I'm letting it bulk ferment while at work, I'll do a bit of stretch and folding once I'm home, then before putting it in a loaf pan, I'll add some hemp seeds. I'll let it sit in the fridge until Friday a.m., take it out, let it rest a bit more, and bake it off once I'm home on Friday. 

So I won't know until late Friday evening how this turns out. I'm hoping it's not too dense; however, given I use buckwheat honey in this recipe, I'm hoping the accidental inclusion of 3 oz of buckwheat flour gives it a nice flavor. The flavor of this particular loaf is tasty to begin with, so it can only make it MORE delicious, I hope! 

My only concern of course is the oven-spring, lift, crumb, whatever you want to call the interior bubbles trapped in the dough.

Stay tuned!

Monday, May 09, 2016

Note To Self: Sourdough Oatmeal Cookies (With Musings on Pizza)

I'm getting in the swing of this sourdough lifestyle, and as such, I'm always thinking of new ways to use my "discards" (I discard before feeding, so the discard is nice and hungry. I find this works for my purposes, YMMV.).

So far I've made tortillas and naan dough (the latter works great for pizzas), and this weekend I made a great chocolate cake which will be a keeper.

On the horizon at some point will be sourdough oatmeal cookies, which I'll load up with (as I said to my cousin) "plenty of garbage" (i.e. craisins, chia, shred coconut, orange peel, you name it). 

I might use this recipe for my jumping off point, and already considering tweaking this recipe thusly:
  • Coconut flour
  • Soaking the oats overnight 
  • Splenda
It'll be a few weeks, but wanted to plunk this idea down for me to refer back to, when I'm ready.

Regarding the pizza I referenced, last Wednesday, I made pizza using up 1/2 a batch of the naan recipe in that sourdough book by Sarah Owens. Half white pie with bacon and onions for me, and half with prosciutto, pineapple and arugala for the Maharajah.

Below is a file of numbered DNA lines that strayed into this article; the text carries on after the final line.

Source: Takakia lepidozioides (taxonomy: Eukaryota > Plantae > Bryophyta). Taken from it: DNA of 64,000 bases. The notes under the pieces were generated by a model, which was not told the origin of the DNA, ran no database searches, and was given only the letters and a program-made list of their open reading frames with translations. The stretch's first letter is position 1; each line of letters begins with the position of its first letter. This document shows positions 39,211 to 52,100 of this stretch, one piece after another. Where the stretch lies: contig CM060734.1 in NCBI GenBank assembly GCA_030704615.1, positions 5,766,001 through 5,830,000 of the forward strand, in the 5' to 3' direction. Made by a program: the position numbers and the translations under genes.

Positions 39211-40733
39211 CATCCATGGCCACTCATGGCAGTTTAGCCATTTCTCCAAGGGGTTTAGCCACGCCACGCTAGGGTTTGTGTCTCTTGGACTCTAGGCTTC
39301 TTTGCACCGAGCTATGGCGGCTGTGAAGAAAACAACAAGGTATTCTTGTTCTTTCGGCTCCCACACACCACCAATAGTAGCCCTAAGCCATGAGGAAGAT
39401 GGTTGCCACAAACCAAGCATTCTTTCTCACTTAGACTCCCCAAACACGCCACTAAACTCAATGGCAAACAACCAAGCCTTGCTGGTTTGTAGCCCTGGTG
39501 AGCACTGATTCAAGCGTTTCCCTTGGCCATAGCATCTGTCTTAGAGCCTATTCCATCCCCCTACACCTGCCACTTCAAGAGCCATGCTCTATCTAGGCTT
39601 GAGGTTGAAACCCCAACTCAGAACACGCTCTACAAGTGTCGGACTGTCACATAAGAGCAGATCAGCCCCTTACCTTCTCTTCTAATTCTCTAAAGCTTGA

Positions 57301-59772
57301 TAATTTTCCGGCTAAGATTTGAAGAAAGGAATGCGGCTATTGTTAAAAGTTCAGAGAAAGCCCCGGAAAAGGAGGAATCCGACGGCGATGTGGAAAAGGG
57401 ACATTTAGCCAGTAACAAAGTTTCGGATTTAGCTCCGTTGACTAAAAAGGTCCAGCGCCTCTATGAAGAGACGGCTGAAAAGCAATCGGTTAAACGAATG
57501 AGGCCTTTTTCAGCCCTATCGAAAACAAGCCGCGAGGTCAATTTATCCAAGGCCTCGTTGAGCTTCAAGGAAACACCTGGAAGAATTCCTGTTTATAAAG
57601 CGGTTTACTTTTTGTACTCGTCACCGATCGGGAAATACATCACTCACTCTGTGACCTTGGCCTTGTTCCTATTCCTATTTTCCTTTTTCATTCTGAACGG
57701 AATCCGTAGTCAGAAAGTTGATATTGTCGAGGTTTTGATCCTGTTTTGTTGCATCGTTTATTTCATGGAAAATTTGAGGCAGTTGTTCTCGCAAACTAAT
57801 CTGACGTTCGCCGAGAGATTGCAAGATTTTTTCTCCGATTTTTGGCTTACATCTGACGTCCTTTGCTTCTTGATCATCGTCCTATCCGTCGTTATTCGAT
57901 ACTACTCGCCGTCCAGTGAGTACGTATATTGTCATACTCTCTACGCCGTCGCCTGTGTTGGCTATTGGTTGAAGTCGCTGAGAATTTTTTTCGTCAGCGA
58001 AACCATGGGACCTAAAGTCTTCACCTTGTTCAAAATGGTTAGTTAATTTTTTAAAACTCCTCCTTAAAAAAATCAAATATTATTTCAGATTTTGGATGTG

Obviously, I rolled it out directly onto a Silpat and baked it that way, and while the end product was lovely, I feel I need to invest in a pizza stone, so that once it is halfway done, I can transfer it to the stone to crisp up on the bottom.   So, if anyone is actually reading my blog and can recommend a particular brand pizza stone, I'd appreciate any input in the comments section!

Friday, May 06, 2016

Note To Self: Bake This For Mother's Day

I'll be going to a friend's house for Mother's Day, and it's my habit to take along something for desert. I'm thinking this Sourdough Chocolate Cake might be the ticket.

I'm just wondering if I have it in me to follow the recipe AS WRITTEN, though. This is a clear sign of my mother's influence, as she always views recipes as merely "suggestions," just like boxed cake mixes are a "suggested use," though she always uses boxed mixes for half-homemade things. They are great time savers.  

And now I am having a brilliant idea of morphing a boxed cake mix into a sourdough permutation. 

Do I have the willpower to just follow this recipe? The photos look so enticing! 

Maybe I'll allow myself ONE tweak? Perhaps two? Mocha frosting, and I'll use yogurt as I have that on hand (and need to use it up) instead of the sour cream.